• If you have registered your work before infringement, you can collect Statutory Damages plus attorney fees.
  • If you registered after infringement, but before filing suit, you can only sue for Actual Damages – which you have to demonstrate.
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Necessary Content of Copyright Notices in Your Book:

  • The symbol © or the word “Copyright”
  • The year of first publication of the work
  • The name of the owner or creator

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Where to Register?

Canada:
online to the Copyright Office, Canadian Intellectual Property Office
(fee Can $50)
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USA:
online to the U.S. Copyright Office,
via the Library of Congress (fee US $ 35)
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United Kingdom:
online UK Copyright Service
(online registration are £39.00 for 5 years or £64.00 for 10 years per work/package)
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An attorney is not necessary at all to register your manuscript. You can register on-line (which is cheaper) or by snail mail. Copyright registrations become effective the day on which application and payment are received at the office, but it may take months until you receive the certificate.
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Infringers might use “fair use” to their defense.

Are you familiar with the term fair use? Just because they provide attribution and/or a link back to the original doesn’t mean they are free and clear. Fair use has nothing to do with attribution.

A good example of fair use of an image to use online is product reviews. If you want to review a book, a new piece of technology, a food product or whatever widget, you will likely want to include a photo. Other reasons (e.g. for written content) could be for purposes such as criticism, comment, news reporting, teaching (including multiple copies for classroom use), scholarship, or research.
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Fair use means one is allowed to infringe on someone’s copyright and you can’t do anything about it. If their use is covered by fair use, they even don’t have to provide attribution (although it would be nice). The question is:

  • Why are they using the image/text?
  • Did they transform the image/text?
  • Use for commercial or non-profit purposes?
  • How much of the image/text are they using?
  • Effect of the use upon the potential market for or value of the copyrighted work

Read more about fair use at the SocialMediaExaminer
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If you would like to get help in all things publishing, have your book heavily promoted and learn how to navigate social media sites: We offer all this and more for only a “token” of $1 / day for 3 months. Learn more about this individual book marketing help: http://www.111Publishing.com/ Once you are on this website, click on Seminar to register.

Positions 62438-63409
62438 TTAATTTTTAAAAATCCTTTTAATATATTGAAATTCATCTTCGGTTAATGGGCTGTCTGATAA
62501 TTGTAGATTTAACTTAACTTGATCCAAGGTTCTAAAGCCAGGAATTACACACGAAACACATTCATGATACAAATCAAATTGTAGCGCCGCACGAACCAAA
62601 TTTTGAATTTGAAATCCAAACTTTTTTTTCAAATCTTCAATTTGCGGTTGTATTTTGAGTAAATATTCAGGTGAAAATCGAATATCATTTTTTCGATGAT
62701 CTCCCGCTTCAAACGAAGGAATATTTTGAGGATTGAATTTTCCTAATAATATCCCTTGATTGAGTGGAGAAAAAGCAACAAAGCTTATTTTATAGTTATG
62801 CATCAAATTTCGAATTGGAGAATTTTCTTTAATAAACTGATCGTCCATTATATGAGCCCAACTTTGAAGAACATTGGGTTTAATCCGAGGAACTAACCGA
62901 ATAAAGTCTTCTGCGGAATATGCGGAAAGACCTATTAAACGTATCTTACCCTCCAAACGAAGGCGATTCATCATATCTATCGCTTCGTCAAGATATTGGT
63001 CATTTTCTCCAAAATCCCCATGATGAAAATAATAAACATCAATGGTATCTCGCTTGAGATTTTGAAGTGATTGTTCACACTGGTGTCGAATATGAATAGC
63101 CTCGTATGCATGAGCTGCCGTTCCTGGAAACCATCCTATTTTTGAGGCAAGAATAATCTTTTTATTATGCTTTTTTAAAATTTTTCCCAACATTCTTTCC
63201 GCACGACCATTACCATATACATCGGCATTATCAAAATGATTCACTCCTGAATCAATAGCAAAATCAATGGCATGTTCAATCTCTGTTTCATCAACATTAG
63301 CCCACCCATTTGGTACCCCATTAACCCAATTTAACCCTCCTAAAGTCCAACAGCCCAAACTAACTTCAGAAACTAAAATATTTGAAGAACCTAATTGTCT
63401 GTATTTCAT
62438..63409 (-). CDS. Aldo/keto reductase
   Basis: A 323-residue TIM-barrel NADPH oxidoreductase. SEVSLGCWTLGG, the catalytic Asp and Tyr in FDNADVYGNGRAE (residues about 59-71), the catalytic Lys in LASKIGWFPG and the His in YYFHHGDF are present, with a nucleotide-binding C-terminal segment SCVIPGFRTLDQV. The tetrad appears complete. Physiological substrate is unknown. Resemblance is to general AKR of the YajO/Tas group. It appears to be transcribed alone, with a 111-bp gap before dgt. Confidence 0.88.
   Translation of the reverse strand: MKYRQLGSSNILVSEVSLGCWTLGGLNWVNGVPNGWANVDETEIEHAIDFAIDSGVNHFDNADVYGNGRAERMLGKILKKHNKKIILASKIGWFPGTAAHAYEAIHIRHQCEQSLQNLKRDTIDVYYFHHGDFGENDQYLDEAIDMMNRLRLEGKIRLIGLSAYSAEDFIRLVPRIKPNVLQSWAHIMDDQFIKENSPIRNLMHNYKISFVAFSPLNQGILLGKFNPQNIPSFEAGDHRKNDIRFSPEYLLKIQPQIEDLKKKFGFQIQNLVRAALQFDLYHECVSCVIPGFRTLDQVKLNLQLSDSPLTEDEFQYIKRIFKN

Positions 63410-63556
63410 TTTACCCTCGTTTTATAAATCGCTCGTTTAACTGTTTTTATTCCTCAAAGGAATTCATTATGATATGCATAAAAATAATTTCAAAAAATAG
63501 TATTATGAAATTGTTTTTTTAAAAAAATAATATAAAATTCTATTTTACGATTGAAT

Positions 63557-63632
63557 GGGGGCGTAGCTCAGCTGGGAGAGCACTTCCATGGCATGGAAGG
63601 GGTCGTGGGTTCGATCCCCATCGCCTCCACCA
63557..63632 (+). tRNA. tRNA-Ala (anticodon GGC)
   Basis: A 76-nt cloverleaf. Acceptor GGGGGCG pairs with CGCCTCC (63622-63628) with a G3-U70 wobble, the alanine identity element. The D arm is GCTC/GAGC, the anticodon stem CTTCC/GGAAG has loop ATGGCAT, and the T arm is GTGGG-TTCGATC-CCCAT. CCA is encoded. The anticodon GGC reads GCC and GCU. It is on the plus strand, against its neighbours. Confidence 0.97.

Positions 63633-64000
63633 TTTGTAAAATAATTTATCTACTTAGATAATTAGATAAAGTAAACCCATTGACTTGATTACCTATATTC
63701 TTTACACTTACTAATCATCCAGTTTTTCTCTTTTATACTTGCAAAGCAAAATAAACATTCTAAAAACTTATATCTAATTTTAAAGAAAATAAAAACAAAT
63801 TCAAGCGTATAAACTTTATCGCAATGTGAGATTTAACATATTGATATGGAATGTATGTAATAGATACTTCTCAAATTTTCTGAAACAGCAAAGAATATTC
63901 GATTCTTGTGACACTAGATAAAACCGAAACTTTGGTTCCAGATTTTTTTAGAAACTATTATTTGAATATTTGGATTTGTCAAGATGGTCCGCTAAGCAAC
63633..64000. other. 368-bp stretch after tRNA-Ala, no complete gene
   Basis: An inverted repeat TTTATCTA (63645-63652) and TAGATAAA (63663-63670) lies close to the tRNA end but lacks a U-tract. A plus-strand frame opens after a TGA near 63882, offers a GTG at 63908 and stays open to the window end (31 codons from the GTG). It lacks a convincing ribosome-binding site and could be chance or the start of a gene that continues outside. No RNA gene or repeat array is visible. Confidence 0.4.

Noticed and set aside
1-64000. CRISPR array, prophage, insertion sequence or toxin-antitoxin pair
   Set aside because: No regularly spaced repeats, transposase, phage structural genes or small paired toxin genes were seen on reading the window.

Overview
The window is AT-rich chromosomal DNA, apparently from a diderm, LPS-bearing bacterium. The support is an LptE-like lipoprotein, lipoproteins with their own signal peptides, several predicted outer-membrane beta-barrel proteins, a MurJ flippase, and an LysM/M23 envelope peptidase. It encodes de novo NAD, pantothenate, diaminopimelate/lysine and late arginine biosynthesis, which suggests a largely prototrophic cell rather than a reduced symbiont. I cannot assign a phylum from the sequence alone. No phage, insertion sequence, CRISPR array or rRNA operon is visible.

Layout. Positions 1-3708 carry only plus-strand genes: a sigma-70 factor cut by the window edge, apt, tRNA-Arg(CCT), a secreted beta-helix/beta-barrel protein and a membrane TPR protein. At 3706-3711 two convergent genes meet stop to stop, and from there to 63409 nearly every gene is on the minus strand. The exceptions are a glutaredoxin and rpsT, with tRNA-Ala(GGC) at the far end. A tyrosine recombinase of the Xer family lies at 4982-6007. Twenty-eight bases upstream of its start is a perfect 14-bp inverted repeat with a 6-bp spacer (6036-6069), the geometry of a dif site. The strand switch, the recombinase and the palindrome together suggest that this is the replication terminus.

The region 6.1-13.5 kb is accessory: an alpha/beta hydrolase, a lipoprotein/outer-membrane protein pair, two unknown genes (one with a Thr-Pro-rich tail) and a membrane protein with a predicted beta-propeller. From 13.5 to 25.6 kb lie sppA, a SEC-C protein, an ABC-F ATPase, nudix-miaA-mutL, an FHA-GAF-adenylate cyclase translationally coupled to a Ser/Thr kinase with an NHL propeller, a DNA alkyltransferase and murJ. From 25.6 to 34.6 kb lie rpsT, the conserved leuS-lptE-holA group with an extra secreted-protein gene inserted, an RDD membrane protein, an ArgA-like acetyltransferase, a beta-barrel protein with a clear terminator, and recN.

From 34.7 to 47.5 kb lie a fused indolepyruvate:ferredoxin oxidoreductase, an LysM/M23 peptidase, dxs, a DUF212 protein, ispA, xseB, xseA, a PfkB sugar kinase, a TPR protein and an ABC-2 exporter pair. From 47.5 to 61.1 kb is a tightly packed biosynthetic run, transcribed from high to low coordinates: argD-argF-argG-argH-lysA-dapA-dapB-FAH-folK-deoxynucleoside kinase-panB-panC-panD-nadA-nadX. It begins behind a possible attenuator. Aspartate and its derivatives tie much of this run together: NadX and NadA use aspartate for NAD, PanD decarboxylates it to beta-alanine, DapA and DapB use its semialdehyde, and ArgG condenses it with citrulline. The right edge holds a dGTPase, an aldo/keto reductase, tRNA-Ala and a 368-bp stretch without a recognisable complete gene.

Please feel free to check out all previous posts of this blog (there are 810 of them : ) if you haven’t already. Why not sign up to receive them regularly by email? Just click on “Follow” in the upper line on each page – and then on “LIKE” next to it. There is also the “SHARE” button underneath each article where you can submit the article to Pinterest, Google+, Twitter, Chime.in, Facebook, Tumblr and to StumpleUpon.

Thanks a lot for following:

@111publishing

http://on.fb.me/TvqDaK

http://bit.ly/VmtVAS 111Publishing @ Google+

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What Every Writer Needs to Know About Copyright

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Justitia- Copyright

Justitia Copyright

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It is not required for an author to register your work or even provide a notice. But… there are reasons to protect yourself and what you created.  Copyright means the sole right to produce or reproduce a work in any form. And in most countries, a work – such as literature, music or software – is automatically protected as soon as it is created. Excluded are ideas, titles, names, facts and short phrases.
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On the other side: proving your claim can be a very difficult matter without proper evidence. Often it boils down to a case of “their word against yours”. Without proper protection, work that you have created, could end up making money for someone else.
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Whenever you write something on paper or typed on a computer, it is copyrighted and protected under U.S. copyright law.  If someone steals your work and presents it as his own, the burden of proof falls on you to show that you created it first and that you own the copyright – which can be difficult.  For better protection, consider to officially register your work for approx. $45 per manuscript with the US Copyright Office.  So, if anyone steals your manuscript, you will not only have proof of copyright ownership, but  you are also able to sue for Statutory Damages and attorney fees.
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Claims in US Courts:

  • If you have registered your work before infringement, you can collect Statutory Damages plus attorney fees.
  • If you registered after infringement, but before filing suit, you can only sue for Actual Damages – which you have to demonstrate.